With buyers and sellers in one place and ready to do business, tradeshow booths set the perfect stage for marketing success. But there’s another actor whose role you may be forgetting or simply don’t know how to leverage: the media.
Obtaining press coverage can increase your return on investment and further expand your brand’s reach beyond just the event itself. While hiring a public relations professional can certainly be a great idea, here are some tips every event manager can use to maximize your opportunities for media coverage at your next trade show exhibit.
Set Goals for Your Media Strategy
Whether you are trying to increase awareness of a new product, strengthen your brand or something else altogether, you should determine clear goals for what you are trying to accomplish by obtaining media coverage. It’s best to have these goals and objectives well defined before you even begin to contact the media. Doing so will help you more clearly pitch a story or angle and help ensure any media coverage fits into your overall marketing strategy.
Start Making Contacts Early
If you wait until the trade show exhibit starts, you’ve already missed out. Establish relationships with reporters and bloggers weeks, or even months, in advance of the trade show. Find the reporter’s Twitter feed and follow them online. Link to them on LinkedIn. Friend them on Facebook. Once you’ve connected, start a conversation by commenting and sharing their stories.
Diversify Your Outreach
Don’t forget to target a variety of outlets. Yes, everyone wants to be in Time Magazine or on Good Morning America; but just like you walk before you run, start with local, regional and trade media outlets. A story about you in a trade publication can often result in more business than if you were in the mainstream media because you are reaching a highly targeted audience. Lastly, don’t overlook bloggers. Much of the news has moved online and many industry bloggers have a larger reach than your local newspaper.
Not Everything is Newsworthy
Just because you think its news, doesn’t mean the media will. A press release that simply states you’ll be at a trade show and includes the basic details won’t get a second glance. Increase your odds by thinking along the following lines:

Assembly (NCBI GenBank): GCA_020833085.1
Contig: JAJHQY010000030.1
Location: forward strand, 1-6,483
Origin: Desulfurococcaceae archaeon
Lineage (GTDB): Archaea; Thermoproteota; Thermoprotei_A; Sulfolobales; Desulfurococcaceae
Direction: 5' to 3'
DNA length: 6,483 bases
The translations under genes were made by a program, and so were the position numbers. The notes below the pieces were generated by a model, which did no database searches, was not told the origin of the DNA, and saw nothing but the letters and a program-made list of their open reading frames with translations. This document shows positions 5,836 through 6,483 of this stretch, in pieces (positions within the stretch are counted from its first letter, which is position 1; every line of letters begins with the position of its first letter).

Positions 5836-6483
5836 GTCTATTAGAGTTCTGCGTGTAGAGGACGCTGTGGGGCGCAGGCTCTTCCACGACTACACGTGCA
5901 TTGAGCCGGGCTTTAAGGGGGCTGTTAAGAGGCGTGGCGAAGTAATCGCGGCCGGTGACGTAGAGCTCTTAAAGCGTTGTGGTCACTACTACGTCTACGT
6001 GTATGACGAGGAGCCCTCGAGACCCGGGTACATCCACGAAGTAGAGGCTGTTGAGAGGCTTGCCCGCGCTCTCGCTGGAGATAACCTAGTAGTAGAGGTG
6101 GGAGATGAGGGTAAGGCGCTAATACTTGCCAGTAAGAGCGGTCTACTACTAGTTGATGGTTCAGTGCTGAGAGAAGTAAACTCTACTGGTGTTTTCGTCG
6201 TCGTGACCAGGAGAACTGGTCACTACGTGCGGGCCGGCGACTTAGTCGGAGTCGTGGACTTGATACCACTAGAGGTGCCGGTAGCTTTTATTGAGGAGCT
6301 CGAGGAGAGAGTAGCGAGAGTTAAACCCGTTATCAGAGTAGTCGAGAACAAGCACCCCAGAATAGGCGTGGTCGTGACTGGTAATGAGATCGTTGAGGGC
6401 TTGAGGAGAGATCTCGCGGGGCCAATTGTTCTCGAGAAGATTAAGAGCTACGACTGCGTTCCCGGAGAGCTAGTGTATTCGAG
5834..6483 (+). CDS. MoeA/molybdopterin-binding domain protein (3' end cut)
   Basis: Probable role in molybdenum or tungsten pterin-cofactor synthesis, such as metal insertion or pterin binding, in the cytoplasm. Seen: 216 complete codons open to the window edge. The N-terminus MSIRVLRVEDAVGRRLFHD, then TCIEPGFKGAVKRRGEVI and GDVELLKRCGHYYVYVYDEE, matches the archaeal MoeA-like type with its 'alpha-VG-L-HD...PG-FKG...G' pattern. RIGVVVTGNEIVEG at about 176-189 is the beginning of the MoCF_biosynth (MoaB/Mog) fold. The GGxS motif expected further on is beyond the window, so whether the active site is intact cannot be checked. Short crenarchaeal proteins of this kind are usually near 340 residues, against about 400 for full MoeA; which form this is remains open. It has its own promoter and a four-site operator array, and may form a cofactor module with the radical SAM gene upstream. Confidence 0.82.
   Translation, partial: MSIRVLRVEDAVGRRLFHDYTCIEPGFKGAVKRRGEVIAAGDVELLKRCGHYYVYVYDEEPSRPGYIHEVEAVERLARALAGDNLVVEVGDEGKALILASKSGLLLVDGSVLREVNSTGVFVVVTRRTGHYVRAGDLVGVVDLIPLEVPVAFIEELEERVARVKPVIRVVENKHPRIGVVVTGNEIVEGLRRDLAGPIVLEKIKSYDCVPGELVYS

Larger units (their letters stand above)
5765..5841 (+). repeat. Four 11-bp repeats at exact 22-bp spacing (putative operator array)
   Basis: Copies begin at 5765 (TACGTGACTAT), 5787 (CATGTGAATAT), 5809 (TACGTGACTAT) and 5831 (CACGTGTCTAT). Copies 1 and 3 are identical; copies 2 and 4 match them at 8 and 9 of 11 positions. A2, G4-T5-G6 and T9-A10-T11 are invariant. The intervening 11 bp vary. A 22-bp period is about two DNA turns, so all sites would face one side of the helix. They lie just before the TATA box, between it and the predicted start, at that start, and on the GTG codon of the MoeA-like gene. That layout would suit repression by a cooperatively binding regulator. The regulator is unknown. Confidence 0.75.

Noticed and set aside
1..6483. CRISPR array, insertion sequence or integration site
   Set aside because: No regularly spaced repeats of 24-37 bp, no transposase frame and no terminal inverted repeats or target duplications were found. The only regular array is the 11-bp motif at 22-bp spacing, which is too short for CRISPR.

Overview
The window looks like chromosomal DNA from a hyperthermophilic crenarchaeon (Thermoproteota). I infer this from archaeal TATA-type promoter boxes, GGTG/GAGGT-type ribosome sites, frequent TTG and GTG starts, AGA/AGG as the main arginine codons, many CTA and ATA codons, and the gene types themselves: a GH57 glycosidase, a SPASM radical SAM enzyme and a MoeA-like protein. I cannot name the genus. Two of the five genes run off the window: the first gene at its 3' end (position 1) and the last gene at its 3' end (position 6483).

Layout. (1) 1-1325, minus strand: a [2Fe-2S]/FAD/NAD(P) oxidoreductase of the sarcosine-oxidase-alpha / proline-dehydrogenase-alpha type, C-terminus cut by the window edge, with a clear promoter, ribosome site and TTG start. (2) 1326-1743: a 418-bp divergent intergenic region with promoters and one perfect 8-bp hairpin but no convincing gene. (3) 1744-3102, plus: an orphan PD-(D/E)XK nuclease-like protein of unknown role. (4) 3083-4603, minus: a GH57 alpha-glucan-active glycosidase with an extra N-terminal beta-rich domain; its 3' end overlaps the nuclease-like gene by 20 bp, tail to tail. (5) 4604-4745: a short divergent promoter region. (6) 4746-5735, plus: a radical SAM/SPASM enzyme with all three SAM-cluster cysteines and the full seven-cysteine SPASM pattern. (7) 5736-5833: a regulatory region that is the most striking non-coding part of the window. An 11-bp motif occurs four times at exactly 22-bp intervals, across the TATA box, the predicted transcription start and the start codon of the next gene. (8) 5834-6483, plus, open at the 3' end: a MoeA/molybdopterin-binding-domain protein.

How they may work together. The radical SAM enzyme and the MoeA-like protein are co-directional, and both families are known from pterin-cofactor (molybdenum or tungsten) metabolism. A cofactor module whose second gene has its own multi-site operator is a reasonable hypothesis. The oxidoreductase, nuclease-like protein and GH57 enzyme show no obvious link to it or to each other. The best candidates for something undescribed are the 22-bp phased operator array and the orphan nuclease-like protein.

- Trends: How does your product/service support or fit into a current trend in the industry?
- Counter Trends: How does your product/service support go against the grain of current trend in the industry?
- How is my product/service drastically different than my competition’s?
- Can you work your news into a numbered list? The media loves top 10 lists.
Journalists and bloggers are drowning in deadlines. As such they are much more likely to cover your company if they have an interesting or unique angle laid out for them. Make their job easy.
Review The Previous Year’s Media Coverage
While you can certainly send a generic email or press release to your whole Rolodex of news and media outlets, it’s more effective to have a few targeted organizations in mind. If you are not sure where to start when it comes to contacting media outlets, find out which reporters and news teams attended the your trade show booth last year. Sometimes, trade show management will provide a list. As it gets closer the event, check to see if they will provide the current year’s list as well. Keep in mind that not all outlets send someone in person to cover the trade show, so be sure to do some online research to see which ones covered it remotely.
Do Your Homework
Take some time to research the people on the press list. Read their stories. Learn what type of news they like to cover. It may sound like a lot of work up front for potential coverage, but it’s better than wasting your time giving an extensive interview to a media outlet that’s not the right fit for your marketing efforts.
Be Active on Social Media
While taking part in social media is a good idea throughout the year, your active participation can go a long way when it comes to garnering media attention for a trade show. Create a hashtag for the event, share your trade show booth location or tease a new product – the possibilities are endless. You can also provide images and video via social media to make it easier for journalist and bloggers to incorporate them into their coverage. Read 20 Tips for How to Use Twitter at a Trade Show for more ideas.
Invite the Media to Special Events
Media representatives like to eat, drink and be merry just as must as the next person. Why not invite them to send representatives to your opening and closing receptions, panel discussions or other trade show events? It’s a great opportunity for them to learn about your company and its products and services. It also goes a long way in building relationships for future media coverage.
Follow Up After The Trade Show Has Ended
Don’t just assume that if you talked to someone from the media they are going to cover, or even mention, you or your company. If you met anyone from the media in person, make sure to follow up soon after the event and reiterate that you would like to be a source if they need someone to speak about the event, a particular topic or specific angle.
The bottom line is to make sure you have clear goals and objective, make it easy for the media to obtain information about your company and the event and do so early on.